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book review

House of Crime & Mystery: Interview with Michael Robotham

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The Globe and Mail calls him, "the master of the dark and threatening," and Kirkus says, "his skill as a writer remains undeniable: He offers memorable characters caught up in an irresistible story."  His second book THE DROWNING MAN won the Ned Kelly Award for the Crime Novel of the Year in 2005 and SAY YOU'RE SORRY, was shortlisted for the 2013 Gold Dagger by the CWA.  Let's just say, Michael Robotham has been owning the psychological thriller genre ever since he started 11 years ago.  But, when it came to writing his first novel Robotham had one humble goal. "When I started I remember thinking it would be great to get just one novel published,"the author tells Jacques Filippi in an interview on http://houseofcrimeandmystery.blogspot.ca/2015/03/the-psychology-of-crime-interview-with.html. "I figured it would probably sell a dozen copies – my mother would buy eight of them – and then I’d go back to ghostwriting or journalism, which were making me a good living." Little did Robotham know that he would go on to become one of the most highly acclaimed and bestselling authors of thriller fiction. Check out the rest of his brilliant interview with Filippi on http://houseofcrimeandmystery.blogspot.ca/2015/03/the-psychology-of-crime-interview-with.html and pick up a copy of his latest novel, LIFE OR DEATH, available now.

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After Alice ...

Splintered by A.G. Howard (Abrams, 1419704281)  is a mesmerizing YA novel that just came out on January 1st and is a fantastic read! It is along the lines of Michael Buckley's The Sisters Grimm series. Both a tribute to and a continuation of Lewis Carroll's Alice in Wonderland, (available from Dover Publications, 0486416585) Howard plays with the dark undertones in Carroll’s novels and draws inspiration from his real life muse, Alice Lidell.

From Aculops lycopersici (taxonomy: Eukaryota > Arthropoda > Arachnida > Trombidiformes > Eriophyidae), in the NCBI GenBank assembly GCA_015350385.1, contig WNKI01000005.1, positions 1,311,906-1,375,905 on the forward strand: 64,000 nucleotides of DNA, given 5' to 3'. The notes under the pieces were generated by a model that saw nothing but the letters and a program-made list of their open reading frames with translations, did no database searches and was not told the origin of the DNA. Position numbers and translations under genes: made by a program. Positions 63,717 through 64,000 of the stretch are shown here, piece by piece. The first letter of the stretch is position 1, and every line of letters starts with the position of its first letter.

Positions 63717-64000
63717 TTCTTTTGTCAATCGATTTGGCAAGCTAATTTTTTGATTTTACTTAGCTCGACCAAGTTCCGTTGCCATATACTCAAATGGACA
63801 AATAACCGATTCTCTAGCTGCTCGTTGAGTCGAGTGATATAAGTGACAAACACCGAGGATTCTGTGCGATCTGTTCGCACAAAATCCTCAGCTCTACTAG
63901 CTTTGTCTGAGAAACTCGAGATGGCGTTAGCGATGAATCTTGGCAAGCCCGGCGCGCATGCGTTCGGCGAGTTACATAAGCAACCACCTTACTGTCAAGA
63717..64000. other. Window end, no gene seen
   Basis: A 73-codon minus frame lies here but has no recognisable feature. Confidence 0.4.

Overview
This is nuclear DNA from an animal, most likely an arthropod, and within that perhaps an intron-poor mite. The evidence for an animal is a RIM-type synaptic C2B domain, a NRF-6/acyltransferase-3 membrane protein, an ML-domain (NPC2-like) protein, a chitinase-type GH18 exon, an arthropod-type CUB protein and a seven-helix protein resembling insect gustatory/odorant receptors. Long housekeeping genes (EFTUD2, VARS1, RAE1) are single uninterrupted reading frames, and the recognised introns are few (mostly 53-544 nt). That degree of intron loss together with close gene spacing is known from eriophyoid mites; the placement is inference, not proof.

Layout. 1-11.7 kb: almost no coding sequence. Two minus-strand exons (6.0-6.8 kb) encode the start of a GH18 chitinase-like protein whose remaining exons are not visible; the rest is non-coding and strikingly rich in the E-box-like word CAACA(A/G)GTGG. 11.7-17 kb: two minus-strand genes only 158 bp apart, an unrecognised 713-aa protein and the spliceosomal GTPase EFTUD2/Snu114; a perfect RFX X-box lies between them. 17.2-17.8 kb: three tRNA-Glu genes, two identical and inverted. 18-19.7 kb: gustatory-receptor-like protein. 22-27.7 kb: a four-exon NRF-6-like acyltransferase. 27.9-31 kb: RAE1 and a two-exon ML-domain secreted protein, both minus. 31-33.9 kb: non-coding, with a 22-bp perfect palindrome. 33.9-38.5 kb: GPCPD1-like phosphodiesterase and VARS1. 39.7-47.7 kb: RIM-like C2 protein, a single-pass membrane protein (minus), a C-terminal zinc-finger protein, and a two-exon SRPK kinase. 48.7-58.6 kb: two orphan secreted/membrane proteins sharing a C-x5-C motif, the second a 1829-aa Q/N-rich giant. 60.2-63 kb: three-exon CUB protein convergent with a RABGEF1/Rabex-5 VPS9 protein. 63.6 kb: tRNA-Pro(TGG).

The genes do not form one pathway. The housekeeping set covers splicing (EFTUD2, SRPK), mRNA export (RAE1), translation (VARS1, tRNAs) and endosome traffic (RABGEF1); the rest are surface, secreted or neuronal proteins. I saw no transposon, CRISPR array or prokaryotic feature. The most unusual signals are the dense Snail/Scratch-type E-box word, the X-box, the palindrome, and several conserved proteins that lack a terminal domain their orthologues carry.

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Howard's debut novel produces a hatter who is just a bit madder, a Moth King who spouts red herrings and flies on gossamer wings,  and a Wonderland that is macabre but grand, alluring but perhaps just a sleight of hand. You’ll be drawn into the story by nostalgia, but you’ll soon fall head over heels down the rabbit hole, eagerly navigating the plots surprising twists and turns.

Alyssa Gardner is your typical skateboarding, rainbow-hair-extension-wearing, sixteen year old girl... except that she is Alice Lidell’s great, great, great granddaughter and her mother is in an insane asylum. Alyssa is concerned that she has inherited the family curse – hearing talking plants and insects can make you a bit paranoid after all. She follows her delusions through the looking glass to save her mother from madness by breaking the curse and fixing everything Alice once put amok. Upon arrival in Wonderland, she discovers that her over-protective crush, Jeb, has followed her on this adventure, and she must rely on the alluring but devious King Morpheus, to guide her on a magical mission.

At its heart, Splintered is a quirky coming-of-age story with a vivacious cast of characters.  Alyssa must grapple with the challenges of growing up which is confusing when you can’t decide who you trust, if you like the good boy or the bad boy, or even who you are.  In the end, will Alice be able to break the curse, fix Wonderland, and get herself and Jeb back home … with their heads still intact?

bk-CarrollBestOfLewisCarrollNot only is this story enchanting and whimsical, but it inspired me to read The Best of Lewis Carroll (Book Sales, 0785813268)  - some of my all time favourites - all over again. Howard's descriptions are vivid and draw on Steampunk, Gothic, and Tim Burton imagery, and her Splintered Pinterest boards are gorgeous!

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